Three police officers move to arrest Bree Newsom Bass as she steps back onto statehouse soil.  Handcuffed, she heads to jail as Psalm 23 spills from her lips:

“Yea though I walk through the valley of the shadow of death I shall fear no evil for though art with me. Thy rod and thy staff they comfort me. . . ”

Her prayer fades from earshot as she leaves the scene, like a song incomplete. The Confederate flag flies again within hours. “Almost” reports Tariro Mzezewa in The New York Times, “as if it were never taken down. . . ”

“But,” she continues . . .

 To Grieve is to Hope

“. . . another image came from that day, an image that inspired posters, illustrations and paintings: a black woman from the South removing the flag that represents a society that oppressed her ancestors and those who looked like her for centuries.”4 In the shadows of a Confederate flag re-raised, hope glimmers: Twelve days later, the South Carolina legislatures vote to permanently remove the flag from the capitol.

“This is why I weep,” mourns Jeremiah in Lamentations—a funeral song for his people taken into Babylonian captivity—

“and my eyes overflow with tears.”

“No one is near to comfort me,

No one to restore my spirit.”

And “Yet” Jeremiah pivots . . .

tucked between the pages of this epitaph,

like daffodils pressing through frozen spring soil, he finds it:

“this I call to mind,

and therefore I have hope:

Because of the Lord’s great love we are not consumed,

for his compassions never fail.”

Was it his deliverance from the cistern’s depths that taught him to hope?

“I called on your name, Lord,” Jeremiah testifies just lines later,

“from the depths of the pit.”

“You heard my cry for relief.

You came near when I called you,

and you said, ‘Do not fear.’”

Jeremiah records that an Ethiopian official rescues him from the cistern. The “Weeping Prophet’s” resume brims with failures, but deliverance, too—all promises kept. It reveals a life of grief laced with hope.  

Before the squad car and jail cell—

from the flagpole she shouts his name with hope in her lungs because,

To Grieve is to Follow Jesus.

Listen and you will hear it, like church bells pealing through the morning air: “In the name of Jesus this flag has to come down,” calls Bree Newsome Bass from her flag-pole pulpit. You won’t find this unabridged audio in most media account. (Click here for an exception. ↓)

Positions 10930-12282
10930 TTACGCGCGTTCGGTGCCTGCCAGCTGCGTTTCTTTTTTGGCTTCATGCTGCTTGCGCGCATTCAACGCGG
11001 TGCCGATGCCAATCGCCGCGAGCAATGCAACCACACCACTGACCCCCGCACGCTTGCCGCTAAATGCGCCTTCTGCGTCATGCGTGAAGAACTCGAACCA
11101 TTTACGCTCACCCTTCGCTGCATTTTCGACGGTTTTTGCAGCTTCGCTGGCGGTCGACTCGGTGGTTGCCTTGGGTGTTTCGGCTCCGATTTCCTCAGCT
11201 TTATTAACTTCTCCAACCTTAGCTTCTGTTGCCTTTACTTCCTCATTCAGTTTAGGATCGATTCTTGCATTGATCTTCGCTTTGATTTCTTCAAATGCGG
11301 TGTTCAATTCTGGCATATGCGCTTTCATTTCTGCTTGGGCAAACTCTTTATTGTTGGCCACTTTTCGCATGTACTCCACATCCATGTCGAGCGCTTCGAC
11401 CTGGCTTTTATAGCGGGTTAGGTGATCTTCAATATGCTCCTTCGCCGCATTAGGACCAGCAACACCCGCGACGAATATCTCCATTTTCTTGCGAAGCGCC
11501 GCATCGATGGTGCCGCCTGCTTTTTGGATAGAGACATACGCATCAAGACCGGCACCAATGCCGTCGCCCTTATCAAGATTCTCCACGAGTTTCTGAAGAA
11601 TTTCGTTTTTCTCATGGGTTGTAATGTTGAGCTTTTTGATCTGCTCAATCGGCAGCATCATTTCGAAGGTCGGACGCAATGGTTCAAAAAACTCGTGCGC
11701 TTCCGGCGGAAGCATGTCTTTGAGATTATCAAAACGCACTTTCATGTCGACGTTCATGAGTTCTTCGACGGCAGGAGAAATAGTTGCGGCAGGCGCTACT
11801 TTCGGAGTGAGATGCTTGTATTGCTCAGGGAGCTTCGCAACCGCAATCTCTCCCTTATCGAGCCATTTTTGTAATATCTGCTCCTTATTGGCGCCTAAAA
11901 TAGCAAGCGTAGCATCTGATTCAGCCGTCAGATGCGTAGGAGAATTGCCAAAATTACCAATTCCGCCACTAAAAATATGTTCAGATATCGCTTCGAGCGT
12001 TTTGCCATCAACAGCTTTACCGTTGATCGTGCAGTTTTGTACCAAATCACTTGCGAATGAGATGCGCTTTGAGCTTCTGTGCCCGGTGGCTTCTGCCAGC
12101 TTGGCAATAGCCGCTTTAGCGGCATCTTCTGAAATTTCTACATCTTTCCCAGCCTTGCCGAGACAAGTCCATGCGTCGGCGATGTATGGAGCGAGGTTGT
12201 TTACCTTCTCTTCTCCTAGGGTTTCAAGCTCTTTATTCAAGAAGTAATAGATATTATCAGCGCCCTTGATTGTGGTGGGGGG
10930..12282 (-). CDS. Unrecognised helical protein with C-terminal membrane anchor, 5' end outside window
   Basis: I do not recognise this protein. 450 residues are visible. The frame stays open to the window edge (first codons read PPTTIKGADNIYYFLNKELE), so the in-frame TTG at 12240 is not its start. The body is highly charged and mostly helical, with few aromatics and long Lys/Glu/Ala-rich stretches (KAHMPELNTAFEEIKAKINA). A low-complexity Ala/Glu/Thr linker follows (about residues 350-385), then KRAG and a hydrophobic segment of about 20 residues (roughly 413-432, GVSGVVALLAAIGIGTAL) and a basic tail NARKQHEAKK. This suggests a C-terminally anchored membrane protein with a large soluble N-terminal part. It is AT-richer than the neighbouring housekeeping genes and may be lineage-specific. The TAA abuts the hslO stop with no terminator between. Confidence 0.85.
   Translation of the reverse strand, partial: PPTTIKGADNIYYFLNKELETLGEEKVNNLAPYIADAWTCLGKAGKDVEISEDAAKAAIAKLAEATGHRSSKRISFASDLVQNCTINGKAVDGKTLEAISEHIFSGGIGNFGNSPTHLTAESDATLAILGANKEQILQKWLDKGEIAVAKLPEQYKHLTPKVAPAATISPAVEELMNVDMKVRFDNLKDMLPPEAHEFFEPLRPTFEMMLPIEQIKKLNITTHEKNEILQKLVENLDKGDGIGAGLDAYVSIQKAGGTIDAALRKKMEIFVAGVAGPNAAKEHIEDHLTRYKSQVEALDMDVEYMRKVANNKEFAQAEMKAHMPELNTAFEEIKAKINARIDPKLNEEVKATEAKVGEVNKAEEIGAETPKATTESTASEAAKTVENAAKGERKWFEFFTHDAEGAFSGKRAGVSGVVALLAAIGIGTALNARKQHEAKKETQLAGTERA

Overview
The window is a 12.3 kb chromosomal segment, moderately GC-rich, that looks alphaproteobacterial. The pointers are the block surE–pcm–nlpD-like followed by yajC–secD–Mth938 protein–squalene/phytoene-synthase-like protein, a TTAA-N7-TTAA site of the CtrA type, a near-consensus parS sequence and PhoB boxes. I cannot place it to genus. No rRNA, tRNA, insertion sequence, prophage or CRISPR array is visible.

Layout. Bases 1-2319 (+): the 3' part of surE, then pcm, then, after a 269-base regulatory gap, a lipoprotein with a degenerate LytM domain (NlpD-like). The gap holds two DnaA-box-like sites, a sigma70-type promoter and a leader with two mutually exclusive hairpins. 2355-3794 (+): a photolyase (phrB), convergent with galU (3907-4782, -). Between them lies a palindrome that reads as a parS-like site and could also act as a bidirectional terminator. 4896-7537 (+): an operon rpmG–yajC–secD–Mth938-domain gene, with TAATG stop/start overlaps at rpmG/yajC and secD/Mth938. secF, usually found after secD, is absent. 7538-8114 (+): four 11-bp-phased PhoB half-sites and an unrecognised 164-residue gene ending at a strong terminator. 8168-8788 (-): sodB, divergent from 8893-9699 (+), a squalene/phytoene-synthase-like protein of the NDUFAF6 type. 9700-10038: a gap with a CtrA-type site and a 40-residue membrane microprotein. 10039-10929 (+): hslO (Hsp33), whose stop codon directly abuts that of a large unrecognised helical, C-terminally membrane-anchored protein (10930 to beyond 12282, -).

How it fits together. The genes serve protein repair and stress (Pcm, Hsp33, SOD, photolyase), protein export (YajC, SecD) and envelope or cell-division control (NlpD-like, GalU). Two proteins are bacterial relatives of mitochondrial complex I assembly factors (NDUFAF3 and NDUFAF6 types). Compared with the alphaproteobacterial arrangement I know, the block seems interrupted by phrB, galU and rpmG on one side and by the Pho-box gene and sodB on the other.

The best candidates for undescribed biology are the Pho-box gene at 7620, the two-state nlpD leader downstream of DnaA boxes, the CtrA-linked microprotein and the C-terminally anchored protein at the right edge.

In the name of Jesus . . .

He, too, “was despised and forsaken of men,
A man of sorrows and acquainted with grief.”

He, too, lived a life mingled with grief and hope: A living, breathing, even dying grief.

The Son of Man, lifted up on a cross, “that everyone who believes may have eternal life in him.”

The Savior, laid low, “in a tomb, cut in the rock.”

Jesus, who anguished over his people;

the Servant—who in the shadows of Gethsemane and death—obeyed;

the Word, who also clung to it from his early days at the temple

to his final breaths  as he fulfilled it;

a perceived “failure” by friends and foes . . .

all for the joy set before him.

But what of us?

God knows, we will weep: from our first breaths that cascade into cries, to our last. Maybe the question, then, is not “Will we grieve?” but “How?”

Will we, like Bree Newsome Bass, anguish and obey as we ascend;

or cling to the Word given, like the failure Jeremiah, as he descended into the mire?

May we, Lord Jesus,

with them and with you,

live out our grief with tears

and hope.


Image Credit: Gary Meulemans on Unsplash

Daffodil Image Credit: Charles Tyler on Unsplash

1 For KCRA’s Station 3’s article, “A voting rights activist explains why she tore down a Confederate flag, then what came next,” click here.

2 For Katie Pearce‘s piece: “Bree Newsome, who brought down Confederate flag in S.C., talks activism, action during Johns Hopkins visit” Johns Hopkins University’s Hub, click here.

3 For Lottie Joiner’s article, “Bree Newsome reflects on taking down South Carolina’s Confederate flag 2 years ago” Vox, click here

4 For Tariro Mzezewa’s piece, “The Woman Who Took Down a Confederate Flag on What Came Next” The New York Times, click here.

Nichole Woo